Fuel System Support


Published April 10, 2018

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You fill up your gas tank, but then what happens? The gas in your tank feeds a series of tiny explosions inside your engine to power your vehicle. But before it can do that, your fuel system not only has to move the gasoline from point A (the tank) to point B (the engine), it also has to clean it, pressurize it and serve it up in specific doses delivered as a mist to be efficiently sparked and burned by the engine to move your day forward.

Your gas tank is part of what is known as your fuel system. That system is made up of:
  • The gas tank or fuel storage reservoir;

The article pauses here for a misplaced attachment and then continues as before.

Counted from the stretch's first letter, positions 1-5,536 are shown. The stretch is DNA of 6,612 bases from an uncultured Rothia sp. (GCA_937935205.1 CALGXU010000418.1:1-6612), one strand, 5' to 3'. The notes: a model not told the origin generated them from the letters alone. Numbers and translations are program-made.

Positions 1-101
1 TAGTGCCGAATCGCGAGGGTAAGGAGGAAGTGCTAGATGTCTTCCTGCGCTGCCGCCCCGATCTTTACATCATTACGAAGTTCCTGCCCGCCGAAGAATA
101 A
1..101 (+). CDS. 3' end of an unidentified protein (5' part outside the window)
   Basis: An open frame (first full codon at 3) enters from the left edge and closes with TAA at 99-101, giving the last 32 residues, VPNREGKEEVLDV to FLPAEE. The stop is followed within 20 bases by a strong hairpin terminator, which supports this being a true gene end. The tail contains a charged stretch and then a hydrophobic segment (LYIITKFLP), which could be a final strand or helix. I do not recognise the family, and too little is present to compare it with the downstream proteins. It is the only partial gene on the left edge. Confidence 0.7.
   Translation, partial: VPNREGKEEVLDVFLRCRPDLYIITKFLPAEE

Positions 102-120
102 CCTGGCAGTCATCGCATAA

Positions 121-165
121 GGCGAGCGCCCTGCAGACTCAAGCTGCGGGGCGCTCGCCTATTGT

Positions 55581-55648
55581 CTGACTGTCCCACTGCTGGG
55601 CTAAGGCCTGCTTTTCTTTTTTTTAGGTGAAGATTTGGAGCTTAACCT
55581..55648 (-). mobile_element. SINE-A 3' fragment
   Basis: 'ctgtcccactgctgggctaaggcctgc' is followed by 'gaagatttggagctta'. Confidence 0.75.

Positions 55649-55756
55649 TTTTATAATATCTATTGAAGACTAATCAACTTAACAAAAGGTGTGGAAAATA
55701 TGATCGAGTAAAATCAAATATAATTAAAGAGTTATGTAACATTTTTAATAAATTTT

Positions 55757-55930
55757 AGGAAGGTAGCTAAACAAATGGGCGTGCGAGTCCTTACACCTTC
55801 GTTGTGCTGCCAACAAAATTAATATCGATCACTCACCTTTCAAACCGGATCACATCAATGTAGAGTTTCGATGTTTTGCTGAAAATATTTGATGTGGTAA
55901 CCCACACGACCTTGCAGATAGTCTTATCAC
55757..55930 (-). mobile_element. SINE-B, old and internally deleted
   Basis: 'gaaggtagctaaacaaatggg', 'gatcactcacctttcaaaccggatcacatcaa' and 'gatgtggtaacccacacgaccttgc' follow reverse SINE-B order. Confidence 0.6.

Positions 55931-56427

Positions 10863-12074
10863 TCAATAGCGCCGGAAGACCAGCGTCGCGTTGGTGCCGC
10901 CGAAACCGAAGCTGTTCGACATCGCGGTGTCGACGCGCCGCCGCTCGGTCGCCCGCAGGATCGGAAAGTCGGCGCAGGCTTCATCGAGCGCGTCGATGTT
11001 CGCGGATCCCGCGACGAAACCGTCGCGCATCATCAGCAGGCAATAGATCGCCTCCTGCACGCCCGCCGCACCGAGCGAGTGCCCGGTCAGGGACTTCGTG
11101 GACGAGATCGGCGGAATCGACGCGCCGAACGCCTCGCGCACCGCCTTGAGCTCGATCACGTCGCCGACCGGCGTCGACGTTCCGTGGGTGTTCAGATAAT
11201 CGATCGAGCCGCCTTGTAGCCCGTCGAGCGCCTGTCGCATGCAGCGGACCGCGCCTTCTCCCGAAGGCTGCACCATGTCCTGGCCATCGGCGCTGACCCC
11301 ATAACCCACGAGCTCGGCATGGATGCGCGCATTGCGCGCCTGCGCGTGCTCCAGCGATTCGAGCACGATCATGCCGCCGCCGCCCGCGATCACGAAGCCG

• Fuel lines or hoses to carry fuel from the gas tank to the engine;
  • Fuel filters to capture any dirt or grit that may be in the fuel to prevent the fuel injectors from clogging;
  • Fuel pumps that push the fuel past the filters and through the injectors;
  • Fuel injectors with tiny nozzles to shoot a metered fine spray of fuel into the cylinder;
  • A spark plug that ignites the fuel, causing a tiny explosion to power the crankshaft to turn the engine.

According to the Car Care Council, the fuel system not only transports the fuel and strains out the bad stuff, it also has a pressure regulator to controls the fuel

How Often Should I Replace My Fuel Filter?

Check your vehicle owner’s manual. Older vehicles once recommended every 20-40,000 miles but today can vary based on year, make and model. With the cleaner fuels today, fuel filters last longer, with replacement required when mileage is upwards of 60,000 plus. Though there’s no engine code or light to notify you about a clogged fuel filter, it can be the reason your “check engine” light starts to glow.
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